First Culture

Treasures in our Backyard; Mimi Mwiya and her creed to tour Africa more

Treasures in our Backyard; Mimi Mwiya and her creed to tour Africa more

In the year 2008, we had a family friend visiting from Italy and she absolutely insisted on visiting Sossussvlei because she had read in her Lonely Planet, or something, that Sossussvlei not only had Namibia’s, but some of the world’s most spectacular sand dunes. I had lived in Namibia all my life, yet I think that was the first time I was learning that Namibia had other dunes save for the ones across the coast.

My curiosity about Sossusvlei was piqued and I thought how nice it would be to visit it someday, yet it wasn’t until last year, almost a decade later, that I actually made it over there, but even then, a newly-made friend from Switzerland had to work very hard to convince me to join him on the trip.

I spent the year 2014 in the Western Province of Zambia, in the heart of Barotseland, Mongu. A Finnish friend planned to visit me and she told me how excited she was because she had read online or somewhere that just 2 hours away from where I was staying, were Zambia’s Ngonye Falls, not as celebrated as the Victoria Falls, but certainly just as breathtaking.

I could go on and on about all the times people have come from across borders and pointed out some national or African treasure I could get to in a couple of hours, but never thought to. I’m pretty sure I do not only speak for myself when I say that sometimes we forget to appreciate all the beautiful and monumental things we have in our own countries and we go out searching for those in other countries, and other continents.

And other times we don’t forget, other times we simply take it for granted that they are so close to us. They are at home, so we kind of just imagine they will always be there and so we should rush to see the places that are further from us, the ones that won’t always be so easy to reach.

Except, that’s not always the case. Namibia is home to the largest known fallen meteorite in the world, the Hoba meteorite. While it has been around for thousands and thousands of years, it has also gotten significantly smaller over the years, it has been sinking, and it’s quite likely that the children and grandchildren of my generation will never get the chance to see it.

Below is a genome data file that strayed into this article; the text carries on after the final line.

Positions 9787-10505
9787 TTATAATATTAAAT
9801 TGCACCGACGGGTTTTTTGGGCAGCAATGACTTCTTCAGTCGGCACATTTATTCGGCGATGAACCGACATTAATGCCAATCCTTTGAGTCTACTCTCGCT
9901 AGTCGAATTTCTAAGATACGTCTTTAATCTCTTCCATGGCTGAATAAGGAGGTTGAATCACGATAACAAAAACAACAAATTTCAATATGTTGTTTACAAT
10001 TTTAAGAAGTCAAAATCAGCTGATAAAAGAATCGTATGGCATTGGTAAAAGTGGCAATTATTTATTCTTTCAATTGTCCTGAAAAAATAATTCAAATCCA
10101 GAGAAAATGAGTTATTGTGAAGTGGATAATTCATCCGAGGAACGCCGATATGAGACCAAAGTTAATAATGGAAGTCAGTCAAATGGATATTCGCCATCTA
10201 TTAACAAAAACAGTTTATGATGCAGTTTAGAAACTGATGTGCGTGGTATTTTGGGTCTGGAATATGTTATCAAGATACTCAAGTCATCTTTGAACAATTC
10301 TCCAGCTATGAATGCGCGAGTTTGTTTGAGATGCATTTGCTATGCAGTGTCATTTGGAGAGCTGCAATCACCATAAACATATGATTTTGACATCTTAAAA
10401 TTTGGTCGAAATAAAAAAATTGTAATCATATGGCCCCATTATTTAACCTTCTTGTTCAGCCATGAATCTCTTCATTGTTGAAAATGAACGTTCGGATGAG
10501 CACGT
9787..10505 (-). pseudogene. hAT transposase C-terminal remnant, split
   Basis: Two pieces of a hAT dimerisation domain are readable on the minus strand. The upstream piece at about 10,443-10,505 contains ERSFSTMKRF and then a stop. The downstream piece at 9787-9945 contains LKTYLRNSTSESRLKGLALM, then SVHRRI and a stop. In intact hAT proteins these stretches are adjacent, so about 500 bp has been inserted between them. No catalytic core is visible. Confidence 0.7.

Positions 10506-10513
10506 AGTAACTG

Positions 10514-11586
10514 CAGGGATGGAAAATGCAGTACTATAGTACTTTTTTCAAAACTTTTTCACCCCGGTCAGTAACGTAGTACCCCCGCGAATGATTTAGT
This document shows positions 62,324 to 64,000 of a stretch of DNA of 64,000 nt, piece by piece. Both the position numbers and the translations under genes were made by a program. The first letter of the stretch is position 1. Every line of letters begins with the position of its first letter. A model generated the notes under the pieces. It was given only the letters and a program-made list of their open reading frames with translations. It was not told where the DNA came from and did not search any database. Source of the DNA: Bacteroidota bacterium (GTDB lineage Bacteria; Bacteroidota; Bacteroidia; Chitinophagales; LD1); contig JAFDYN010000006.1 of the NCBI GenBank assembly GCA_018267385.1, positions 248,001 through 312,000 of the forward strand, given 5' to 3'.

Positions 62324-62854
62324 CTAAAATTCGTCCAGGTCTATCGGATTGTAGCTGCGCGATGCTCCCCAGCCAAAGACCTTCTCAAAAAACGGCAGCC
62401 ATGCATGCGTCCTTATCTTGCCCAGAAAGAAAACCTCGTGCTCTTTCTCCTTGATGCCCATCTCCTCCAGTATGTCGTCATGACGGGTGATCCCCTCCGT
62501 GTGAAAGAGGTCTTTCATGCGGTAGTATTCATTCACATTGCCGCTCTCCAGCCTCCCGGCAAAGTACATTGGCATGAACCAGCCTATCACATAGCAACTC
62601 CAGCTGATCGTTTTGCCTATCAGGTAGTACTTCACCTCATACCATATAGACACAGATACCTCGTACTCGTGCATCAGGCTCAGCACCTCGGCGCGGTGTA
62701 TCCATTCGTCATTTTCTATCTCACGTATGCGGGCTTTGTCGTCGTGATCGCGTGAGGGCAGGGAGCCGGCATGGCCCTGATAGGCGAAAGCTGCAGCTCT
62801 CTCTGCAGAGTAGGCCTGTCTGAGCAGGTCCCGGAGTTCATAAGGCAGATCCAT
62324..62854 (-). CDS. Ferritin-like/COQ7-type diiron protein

During my homesick spell in Europe, it hit me what extreme lengths I had gone to to see The Eiffel Tower, yet I had never bothered to take the couple of hours’ drive it would take for me to see the Hoba meteorite, a national treasure that may not always be around. And I resolved I wouldn’t let this year go by without having seen the Hoba meteorite. And today, that’s a resolution I can claim I have brought to fruition.

Namibia has 14 regions, each one of those regions has at a least one place worth visiting, a place that lots of tourists travel thousands of miles and spend thousands of dollars to visit, places I could visit for next to nothing. Yet I do not.

I’m embarrassed at how many places in Namibia I’ve never been to and while I would have liked to visit at least one every month, I cannot trust myself to be in the country that long. So I’ve decided that each time I travel out of the country, on my return I will visit one place in Namibia, and I will know this story, our story, one place at a time.

 

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Mimi Mwiya

Mimi Mwiya

Munukayumbwa (Mimi) Mwiya is a floater who sometimes sits still enough to write.

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Treasures in our Backyard; Mimi Mwiya and her creed to tour Africa more

by Mimi Mwiya time to read: 3 min
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